What you need to know:
- Kenya has 23 national parks, four national marine parks, 28 national reserves and six national marine reserves
- New campaign seeks to eliminate single-use plastics from national parks by issuing eco-friendly waste disposal bags
Studying at Maasai Mara University was the best thing that ever happened to 32-year-old Vivian Kemboi and to wildlife conservation in the country.
Since the university is located near the world famous Maasai Mara National Park, Vivian became a frequent visitor.
On one such park visit, she noticed something unusual- that plastic paper bags were all over the Sekenani Centre, which is located just at the park’s main gate.
The park is known for the annual Wildebeest migration, which attracts thousands of international travellers every year.
Vivian also noticed that there were certain points within the park which were always littered. But that did not jolt her into action until she started photographs of wildlife eating plastics at the park.
“When I saw animals suffocating, I talked to a friend about doing a cleanup at the park. We went to see the senior warden at the park and he allowed us to start undertaking monthly cleanups at the park,” she recalls.
However, it did not end there, a voluntary activity pushed her to start a venture after she realised the problem was not unique to Maasai Mara National Park.
Years after she left college, Viviane was shocked to find people littering in Nairobi National Park.
“When the pandemic started, so many people were going to the park. Unfortunately, most of them would litter. This is what provoked me to start the waste free park initiative,” she tells HealthyNation.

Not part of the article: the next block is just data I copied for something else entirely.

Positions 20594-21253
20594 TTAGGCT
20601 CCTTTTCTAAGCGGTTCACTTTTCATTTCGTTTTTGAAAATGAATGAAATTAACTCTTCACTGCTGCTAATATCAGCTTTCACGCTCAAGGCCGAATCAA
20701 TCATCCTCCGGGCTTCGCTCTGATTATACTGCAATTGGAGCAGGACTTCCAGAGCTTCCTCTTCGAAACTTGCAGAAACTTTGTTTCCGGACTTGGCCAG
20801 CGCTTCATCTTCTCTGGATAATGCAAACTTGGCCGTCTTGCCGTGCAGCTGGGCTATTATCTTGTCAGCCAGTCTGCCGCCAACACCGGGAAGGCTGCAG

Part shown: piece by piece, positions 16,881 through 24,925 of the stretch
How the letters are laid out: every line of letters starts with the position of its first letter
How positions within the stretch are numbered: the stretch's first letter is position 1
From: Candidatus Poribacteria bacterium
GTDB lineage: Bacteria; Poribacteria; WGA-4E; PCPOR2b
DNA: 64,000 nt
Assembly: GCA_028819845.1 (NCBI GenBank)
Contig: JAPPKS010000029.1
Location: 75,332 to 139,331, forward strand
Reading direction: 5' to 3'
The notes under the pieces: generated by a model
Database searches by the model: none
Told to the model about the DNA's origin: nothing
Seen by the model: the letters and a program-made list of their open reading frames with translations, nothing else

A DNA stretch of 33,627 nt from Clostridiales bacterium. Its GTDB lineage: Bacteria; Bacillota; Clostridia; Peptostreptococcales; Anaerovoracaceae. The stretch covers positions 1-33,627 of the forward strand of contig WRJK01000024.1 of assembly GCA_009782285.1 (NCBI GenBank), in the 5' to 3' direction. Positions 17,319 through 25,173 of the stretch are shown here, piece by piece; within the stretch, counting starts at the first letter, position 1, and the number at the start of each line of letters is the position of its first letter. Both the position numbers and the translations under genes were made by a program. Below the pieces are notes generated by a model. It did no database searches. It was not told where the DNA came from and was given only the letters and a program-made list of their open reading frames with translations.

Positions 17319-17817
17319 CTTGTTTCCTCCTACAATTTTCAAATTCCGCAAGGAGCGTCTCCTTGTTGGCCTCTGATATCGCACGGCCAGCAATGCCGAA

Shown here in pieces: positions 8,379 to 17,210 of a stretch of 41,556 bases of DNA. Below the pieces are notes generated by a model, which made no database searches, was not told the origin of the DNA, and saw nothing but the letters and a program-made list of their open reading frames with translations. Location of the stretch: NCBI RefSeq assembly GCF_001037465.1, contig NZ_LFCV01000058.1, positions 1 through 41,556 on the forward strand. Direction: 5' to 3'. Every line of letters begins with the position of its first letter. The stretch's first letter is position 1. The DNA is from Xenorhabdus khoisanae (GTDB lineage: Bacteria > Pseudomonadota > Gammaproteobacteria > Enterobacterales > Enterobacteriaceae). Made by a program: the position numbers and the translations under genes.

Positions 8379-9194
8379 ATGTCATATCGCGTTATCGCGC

Vivian, the founder and the executive director of the 3Es Experience, in collaboration with the Kenya Wildlife Service (KWS) and other partners, has been helping keep Nairobi National Park clean.
She gives out litter bags to visitors going for a game drive at the park. “People carry snacks packaged in plastic wrappers and easily drop them in the park whenever they go for a game drive. Unfortunately, most vehicles do not have litter bags. Only a few of them have such bags,” she says.
But, the bags she has been providing help visitors to dispose of litter properly. The visitors then hand the bags back when they complete their tour.
Vivian says the project aims at conserving the environment as well as protecting wildlife. It also targets other parks in the country apart from Nairobi National Park.
“Through strategic partnerships and collaborations we intend to scale up the initiative to other parks such as Tsavo, Lake Nakuru, Amboseli and Maasai Mara,” she says.
Kenya has 23 national parks, four national marine parks, 28 national reserves, six national marine reserves, and four national sanctuaries, according to KWS.
The new campaign seeks to eliminate single-use plastics from national parks by issuing eco-friendly waste disposal bags.
Despite the government having banned single-use plastic bags in protected areas, including national parks, beaches, forests and conservation areas in 2020, they are still in use, especially those used to wrap food.
As such, visitors still continue to discard plastic water bottles, cups, disposable plates, cutlery and straws indiscriminately in the protected areas.
“We noticed litter in the park was bad for the wildlife and the park itself. Once we collect, it is taken to the recycling station at KWS,” she says.
Not only does Vivian ensure that the park is clean, she is also focused on changing people’s attitudes and perceptions about conservation through advocacy.
She issues flyers bearing park rules and conservation information, and also allows people to give feedback. “We want to branch out to other national parks and would like to work with more partners. We are in talks with them so that we can do this in Maasai Mara and the Amboseli national parks,” she says.
The project is especially important now that all the national parks have been reopened after closure for over a year due to the Covid-19 pandemic.